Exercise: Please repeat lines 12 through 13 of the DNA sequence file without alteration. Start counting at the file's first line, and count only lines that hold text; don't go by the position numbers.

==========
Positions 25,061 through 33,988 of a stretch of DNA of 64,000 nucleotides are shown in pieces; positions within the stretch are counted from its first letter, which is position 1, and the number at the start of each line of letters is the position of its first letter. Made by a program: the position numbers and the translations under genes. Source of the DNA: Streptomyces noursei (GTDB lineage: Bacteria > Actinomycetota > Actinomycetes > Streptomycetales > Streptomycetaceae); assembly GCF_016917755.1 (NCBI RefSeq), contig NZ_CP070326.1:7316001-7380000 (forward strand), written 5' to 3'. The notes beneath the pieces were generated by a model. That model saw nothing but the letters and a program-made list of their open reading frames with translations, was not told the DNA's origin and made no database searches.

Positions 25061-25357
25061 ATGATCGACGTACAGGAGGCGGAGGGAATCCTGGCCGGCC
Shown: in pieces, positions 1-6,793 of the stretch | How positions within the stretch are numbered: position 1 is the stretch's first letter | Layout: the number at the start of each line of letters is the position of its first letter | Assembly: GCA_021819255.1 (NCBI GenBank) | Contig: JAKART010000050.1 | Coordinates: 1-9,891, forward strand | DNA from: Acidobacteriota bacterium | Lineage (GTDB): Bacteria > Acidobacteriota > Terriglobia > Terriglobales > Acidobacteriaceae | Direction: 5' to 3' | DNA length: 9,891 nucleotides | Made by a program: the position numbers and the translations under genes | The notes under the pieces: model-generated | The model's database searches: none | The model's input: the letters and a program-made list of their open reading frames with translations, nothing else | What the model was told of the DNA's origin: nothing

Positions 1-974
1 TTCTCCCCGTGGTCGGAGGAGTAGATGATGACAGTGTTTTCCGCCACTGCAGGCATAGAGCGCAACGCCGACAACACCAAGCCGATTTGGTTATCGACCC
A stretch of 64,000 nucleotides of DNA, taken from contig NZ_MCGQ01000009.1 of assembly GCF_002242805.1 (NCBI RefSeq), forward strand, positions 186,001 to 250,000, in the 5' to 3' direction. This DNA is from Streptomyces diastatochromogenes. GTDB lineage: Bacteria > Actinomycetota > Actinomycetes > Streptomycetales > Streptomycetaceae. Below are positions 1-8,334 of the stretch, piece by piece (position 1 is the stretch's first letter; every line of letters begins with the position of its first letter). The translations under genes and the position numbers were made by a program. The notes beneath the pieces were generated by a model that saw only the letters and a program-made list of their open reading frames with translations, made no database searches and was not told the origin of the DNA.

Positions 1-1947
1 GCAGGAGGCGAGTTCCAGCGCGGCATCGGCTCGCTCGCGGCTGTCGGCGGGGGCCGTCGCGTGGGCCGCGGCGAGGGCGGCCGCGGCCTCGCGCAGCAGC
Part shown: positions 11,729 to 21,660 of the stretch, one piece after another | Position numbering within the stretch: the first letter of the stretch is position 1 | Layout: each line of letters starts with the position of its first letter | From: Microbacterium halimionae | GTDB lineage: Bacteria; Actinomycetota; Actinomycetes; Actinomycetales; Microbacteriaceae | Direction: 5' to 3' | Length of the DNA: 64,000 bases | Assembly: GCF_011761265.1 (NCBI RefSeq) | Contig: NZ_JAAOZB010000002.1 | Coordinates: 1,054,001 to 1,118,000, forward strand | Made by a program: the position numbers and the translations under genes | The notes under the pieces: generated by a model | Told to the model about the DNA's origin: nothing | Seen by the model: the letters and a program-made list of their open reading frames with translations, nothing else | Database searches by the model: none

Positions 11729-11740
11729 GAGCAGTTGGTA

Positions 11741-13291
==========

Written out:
11729 GAGCAGTTGGTA

Positions 11741-13291